Now that we know how to read rhythms, how do we then read musical notes?

Notes are written on a staff:

The clef assigns names to the notes. The following example shows a staff with a treble clef. The treble clef is commonly used for high-pitched instruments such as the flute and violin. This clef assigns the note G to the second line. Notice how the shape of the treble clef seems to wrap around the second line. All notes written on this line are G:

The note written on the space above G is an A. The one on the following line is a B. As you can see, the notes continue in order (A, B, C, D, E, F, and G), alternating lines and spaces:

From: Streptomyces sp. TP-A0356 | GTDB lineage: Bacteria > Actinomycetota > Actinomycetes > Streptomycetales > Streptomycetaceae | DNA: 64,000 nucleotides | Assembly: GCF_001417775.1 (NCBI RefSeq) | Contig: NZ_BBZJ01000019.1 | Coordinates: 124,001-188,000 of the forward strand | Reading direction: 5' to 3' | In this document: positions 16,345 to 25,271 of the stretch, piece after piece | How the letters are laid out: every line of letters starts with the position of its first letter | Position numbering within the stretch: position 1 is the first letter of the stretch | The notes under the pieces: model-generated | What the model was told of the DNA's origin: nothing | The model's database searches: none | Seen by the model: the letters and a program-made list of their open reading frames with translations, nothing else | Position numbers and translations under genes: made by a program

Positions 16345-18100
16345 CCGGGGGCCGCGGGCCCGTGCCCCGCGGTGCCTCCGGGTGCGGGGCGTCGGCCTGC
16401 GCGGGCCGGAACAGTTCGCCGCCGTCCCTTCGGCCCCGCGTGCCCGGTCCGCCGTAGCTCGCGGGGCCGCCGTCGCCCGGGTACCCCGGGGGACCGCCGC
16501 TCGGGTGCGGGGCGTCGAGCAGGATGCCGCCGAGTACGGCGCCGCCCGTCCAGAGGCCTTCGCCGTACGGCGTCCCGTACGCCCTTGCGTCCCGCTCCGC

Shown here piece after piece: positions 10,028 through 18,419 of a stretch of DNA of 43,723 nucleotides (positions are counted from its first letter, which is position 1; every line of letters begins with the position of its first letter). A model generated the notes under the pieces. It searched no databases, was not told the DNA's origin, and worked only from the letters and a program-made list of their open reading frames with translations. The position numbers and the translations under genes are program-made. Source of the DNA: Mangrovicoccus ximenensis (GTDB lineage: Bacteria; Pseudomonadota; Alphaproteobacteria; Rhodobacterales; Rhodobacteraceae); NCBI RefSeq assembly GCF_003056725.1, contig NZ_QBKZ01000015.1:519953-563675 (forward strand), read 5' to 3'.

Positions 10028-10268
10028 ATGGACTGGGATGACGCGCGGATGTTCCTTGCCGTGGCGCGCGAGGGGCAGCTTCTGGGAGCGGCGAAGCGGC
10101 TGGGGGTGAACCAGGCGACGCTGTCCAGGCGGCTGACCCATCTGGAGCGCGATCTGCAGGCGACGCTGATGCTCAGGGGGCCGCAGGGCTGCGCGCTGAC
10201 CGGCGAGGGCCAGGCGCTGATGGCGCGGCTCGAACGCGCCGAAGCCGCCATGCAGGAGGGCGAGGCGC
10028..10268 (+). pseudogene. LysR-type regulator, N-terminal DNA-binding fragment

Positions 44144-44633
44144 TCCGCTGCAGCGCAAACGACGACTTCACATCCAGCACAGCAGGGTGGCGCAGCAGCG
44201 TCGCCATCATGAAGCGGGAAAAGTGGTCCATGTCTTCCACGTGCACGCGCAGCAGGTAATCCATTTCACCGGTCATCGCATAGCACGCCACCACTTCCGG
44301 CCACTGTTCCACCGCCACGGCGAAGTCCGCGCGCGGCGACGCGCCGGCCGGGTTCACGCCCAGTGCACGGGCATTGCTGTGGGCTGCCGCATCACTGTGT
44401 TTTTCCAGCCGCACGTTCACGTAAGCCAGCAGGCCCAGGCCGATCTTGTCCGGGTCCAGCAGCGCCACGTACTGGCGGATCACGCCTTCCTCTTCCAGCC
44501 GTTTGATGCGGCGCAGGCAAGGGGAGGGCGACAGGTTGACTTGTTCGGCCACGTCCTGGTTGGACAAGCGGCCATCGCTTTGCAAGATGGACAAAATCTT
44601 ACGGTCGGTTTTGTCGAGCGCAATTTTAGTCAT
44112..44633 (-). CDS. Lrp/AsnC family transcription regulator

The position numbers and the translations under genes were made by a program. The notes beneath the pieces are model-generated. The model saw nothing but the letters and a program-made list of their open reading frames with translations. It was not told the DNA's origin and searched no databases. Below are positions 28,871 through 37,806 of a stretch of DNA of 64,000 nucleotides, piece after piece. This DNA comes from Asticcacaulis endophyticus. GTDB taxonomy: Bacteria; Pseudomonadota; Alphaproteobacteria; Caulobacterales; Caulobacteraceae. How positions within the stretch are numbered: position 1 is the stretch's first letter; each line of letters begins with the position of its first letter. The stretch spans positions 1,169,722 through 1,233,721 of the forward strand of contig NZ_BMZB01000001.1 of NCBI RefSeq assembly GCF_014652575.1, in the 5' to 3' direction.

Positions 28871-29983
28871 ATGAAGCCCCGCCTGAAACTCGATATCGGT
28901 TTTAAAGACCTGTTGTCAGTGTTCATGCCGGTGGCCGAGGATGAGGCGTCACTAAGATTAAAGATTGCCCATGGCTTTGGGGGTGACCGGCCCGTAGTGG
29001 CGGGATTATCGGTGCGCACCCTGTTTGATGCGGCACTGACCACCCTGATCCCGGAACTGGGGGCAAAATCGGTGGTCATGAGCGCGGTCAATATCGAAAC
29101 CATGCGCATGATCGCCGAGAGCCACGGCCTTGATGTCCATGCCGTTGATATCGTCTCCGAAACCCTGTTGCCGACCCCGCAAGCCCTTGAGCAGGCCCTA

Using ledger lines, we can write notes higher than the G and lower than the D:

To help memorizing notes on the staff, it is useful to memorize the names of the notes over the lines and spaces:

The notes over the spaces make the word FACE. The notes over the lines can be memorized using the following phrase: Every Good Boy Does Fine.

Practice note reading with our Clef Reading exercise.

Translated by Dan Román, revised by Sue Talley.

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José Rodríguez Alvira.